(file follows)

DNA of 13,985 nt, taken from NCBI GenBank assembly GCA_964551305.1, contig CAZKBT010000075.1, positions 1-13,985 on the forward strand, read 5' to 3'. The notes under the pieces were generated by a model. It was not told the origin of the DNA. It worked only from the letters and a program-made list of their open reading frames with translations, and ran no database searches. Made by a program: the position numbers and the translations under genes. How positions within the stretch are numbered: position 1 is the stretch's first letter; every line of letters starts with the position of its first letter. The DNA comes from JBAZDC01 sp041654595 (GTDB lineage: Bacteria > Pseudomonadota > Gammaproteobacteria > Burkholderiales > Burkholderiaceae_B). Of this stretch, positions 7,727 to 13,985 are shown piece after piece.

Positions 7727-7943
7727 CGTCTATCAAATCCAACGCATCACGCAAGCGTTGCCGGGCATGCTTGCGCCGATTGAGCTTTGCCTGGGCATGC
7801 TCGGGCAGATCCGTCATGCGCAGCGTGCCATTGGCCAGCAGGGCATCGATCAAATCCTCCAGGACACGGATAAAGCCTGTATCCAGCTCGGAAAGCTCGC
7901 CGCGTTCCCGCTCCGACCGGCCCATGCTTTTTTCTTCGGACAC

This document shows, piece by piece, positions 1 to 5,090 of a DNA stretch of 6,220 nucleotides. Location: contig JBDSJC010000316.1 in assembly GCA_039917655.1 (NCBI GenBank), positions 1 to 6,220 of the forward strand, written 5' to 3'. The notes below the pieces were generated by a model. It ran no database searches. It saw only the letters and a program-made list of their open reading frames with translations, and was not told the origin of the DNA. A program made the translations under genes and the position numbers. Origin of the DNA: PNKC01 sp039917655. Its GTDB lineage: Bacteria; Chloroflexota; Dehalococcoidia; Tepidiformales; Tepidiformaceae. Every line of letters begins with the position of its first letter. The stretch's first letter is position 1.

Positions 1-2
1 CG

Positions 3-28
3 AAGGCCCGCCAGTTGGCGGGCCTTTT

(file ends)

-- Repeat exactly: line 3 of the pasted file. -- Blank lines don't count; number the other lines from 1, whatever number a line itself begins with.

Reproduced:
7727 CGTCTATCAAATCCAACGCATCACGCAAGCGTTGCCGGGCATGCTTGCGCCGATTGAGCTTTGCCTGGGCATGC